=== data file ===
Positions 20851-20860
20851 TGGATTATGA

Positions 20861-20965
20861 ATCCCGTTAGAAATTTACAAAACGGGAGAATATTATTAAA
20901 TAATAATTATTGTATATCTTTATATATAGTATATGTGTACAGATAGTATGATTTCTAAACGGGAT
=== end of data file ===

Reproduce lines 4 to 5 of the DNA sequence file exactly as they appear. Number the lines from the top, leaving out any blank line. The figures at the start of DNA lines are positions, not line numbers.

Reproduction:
20861 ATCCCGTTAGAAATTTACAAAACGGGAGAATATTATTAAA
20901 TAATAATTATTGTATATCTTTATATATAGTATATGTGTACAGATAGTATGATTTCTAAACGGGAT